There has been a surge of insurance enrollment and healthcare spending because of rising employment and President Obama’s healthcare law, the Affordable Health Care Act. While this should be viewed as a good sign, having had a downward curve on health care spending in the past years because of structural changes in the healthcare delivery system and the economic recession, experts wonder if the government and private sectors can control spending as the US economy gets stronger and millions of Americans enroll in healthcare coverage.
According to President Obama, because of the new healthcare law, eight million Americans had signed up for insurance coverage. This has allowed Medicare costs per person to remain low and Americans to shell out less in healthcare than anticipated. What they save in healthcare coverage can be spent on businesses and that will snowball into businesses needing more workers and keeping the economy in good spirits.
A report from IMS, a healthcare data and analytics firm, found use of the healthcare system increasing broadly in 2013. Americans made more visits to doctors’ offices, were hospitalized more often and purchased more prescription medication.
Is this a good sign?
Policy experts are divided on the issue. While an increase in Americans signing up for health care coverage is a good sign, experts and economists say that an expanded coverage might have an opposite effect.
Americans, confident of healthcare coverage, might demand more procedures from doctors and hospitals. Doctors and hospitals pay more money for these procedures for their (liability) insurance and in time, these might lead to increased premiums (insurance companies increase premiums because more procedures are performed, hence, more coverage and spending), affecting supposed wage gains from the expanded health care coverage. When this happens, the government would end up spending more than what the current projections imply.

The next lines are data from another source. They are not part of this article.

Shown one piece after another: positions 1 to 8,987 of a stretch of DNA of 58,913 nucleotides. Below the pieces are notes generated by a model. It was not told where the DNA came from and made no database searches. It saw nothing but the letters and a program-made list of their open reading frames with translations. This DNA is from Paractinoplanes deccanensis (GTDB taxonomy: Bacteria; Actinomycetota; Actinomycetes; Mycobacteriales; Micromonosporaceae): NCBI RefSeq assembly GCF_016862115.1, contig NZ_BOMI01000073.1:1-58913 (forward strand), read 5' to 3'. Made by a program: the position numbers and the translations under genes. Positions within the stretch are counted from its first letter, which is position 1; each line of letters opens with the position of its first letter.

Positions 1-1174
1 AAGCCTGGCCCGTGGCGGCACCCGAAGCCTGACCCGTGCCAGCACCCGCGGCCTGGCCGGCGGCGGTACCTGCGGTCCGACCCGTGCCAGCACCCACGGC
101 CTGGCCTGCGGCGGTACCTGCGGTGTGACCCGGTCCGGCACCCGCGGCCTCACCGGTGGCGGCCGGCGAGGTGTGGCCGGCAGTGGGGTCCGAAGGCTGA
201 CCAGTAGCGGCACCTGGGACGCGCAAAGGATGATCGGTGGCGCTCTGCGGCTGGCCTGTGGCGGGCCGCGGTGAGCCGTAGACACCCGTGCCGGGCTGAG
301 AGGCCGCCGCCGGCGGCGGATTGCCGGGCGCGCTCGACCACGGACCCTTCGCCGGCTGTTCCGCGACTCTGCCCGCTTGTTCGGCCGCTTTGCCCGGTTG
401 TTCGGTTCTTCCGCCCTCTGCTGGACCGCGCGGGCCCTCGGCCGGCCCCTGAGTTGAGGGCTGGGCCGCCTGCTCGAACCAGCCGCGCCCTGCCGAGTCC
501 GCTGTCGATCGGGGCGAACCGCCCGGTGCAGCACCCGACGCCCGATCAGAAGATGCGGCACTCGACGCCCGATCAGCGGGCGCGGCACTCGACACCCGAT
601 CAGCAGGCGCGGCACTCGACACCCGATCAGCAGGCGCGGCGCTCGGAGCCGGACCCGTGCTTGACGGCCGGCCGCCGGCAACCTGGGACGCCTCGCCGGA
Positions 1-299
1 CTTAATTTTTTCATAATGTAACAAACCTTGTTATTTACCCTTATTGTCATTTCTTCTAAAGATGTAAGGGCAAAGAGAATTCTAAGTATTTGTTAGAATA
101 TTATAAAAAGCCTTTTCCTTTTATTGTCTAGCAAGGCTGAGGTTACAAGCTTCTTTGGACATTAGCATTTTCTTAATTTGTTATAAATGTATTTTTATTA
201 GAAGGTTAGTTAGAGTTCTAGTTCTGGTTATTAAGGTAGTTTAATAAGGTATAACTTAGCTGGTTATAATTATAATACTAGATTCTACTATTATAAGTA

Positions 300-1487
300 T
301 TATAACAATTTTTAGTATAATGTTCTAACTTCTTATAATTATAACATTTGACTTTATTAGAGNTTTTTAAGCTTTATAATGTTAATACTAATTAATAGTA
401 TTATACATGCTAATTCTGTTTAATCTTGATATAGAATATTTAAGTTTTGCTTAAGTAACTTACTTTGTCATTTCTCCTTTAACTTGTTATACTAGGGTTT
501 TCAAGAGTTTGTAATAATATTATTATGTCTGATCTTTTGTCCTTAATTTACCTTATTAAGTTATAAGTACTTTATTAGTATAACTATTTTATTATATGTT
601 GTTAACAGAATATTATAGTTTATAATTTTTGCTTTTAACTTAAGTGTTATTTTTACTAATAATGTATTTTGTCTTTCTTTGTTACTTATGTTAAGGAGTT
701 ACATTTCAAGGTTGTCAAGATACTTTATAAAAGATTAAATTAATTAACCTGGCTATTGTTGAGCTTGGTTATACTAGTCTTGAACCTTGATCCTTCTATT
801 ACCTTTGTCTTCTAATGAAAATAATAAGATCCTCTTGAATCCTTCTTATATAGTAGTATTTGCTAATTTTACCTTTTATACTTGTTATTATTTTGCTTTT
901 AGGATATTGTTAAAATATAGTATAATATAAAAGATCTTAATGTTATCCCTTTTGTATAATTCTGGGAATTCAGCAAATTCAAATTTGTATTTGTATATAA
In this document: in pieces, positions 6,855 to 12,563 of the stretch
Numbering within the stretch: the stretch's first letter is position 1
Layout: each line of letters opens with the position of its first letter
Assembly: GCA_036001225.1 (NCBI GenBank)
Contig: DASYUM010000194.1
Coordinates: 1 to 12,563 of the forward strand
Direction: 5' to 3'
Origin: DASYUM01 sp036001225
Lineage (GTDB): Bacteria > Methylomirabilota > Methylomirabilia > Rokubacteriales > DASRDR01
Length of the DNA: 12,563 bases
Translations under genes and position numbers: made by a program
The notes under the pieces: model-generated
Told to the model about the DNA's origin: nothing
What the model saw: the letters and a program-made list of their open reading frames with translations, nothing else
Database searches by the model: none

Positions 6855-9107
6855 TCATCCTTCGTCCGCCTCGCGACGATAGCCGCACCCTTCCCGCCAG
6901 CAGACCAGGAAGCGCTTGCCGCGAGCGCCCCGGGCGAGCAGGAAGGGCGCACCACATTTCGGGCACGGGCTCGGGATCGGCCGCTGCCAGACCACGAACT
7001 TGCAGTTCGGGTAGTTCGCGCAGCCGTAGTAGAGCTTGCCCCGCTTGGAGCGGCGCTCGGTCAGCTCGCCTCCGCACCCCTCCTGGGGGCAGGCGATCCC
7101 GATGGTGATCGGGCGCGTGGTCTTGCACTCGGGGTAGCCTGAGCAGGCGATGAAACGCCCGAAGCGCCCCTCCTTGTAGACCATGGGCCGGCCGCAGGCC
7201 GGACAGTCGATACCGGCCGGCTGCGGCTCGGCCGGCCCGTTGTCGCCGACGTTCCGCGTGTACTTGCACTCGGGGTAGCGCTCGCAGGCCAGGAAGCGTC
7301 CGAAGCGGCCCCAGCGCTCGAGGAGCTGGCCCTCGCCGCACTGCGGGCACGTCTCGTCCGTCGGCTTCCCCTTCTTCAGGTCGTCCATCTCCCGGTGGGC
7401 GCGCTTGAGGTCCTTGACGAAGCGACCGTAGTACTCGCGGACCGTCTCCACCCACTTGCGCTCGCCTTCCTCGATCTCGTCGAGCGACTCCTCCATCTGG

How will this happen?
When insurance premiums cost more, it would also increase the cost of healthcare law’s expansion. The new healthcare act has wider health coverage in all classes while keeping Medicare cost per person the same. While this growth and coverage is ideal and commendable, whatever the difference would be shouldered the government. Excess spending on healthcare owing to “growth”, could increase the country’s debt and curtail spending on other priorities: education, research and development, infrastructure are just a few examples.
But the White House is confident that this will not be the case. The reports coming out are still too much a small number to read into and other data have shown premiums and price growth of medical goods and services remained low. They are sure that even if only one-third of the wanted healthcare spending slowdown is sustained, the government would still be spending $1,200 less per person on healthcare in ten years.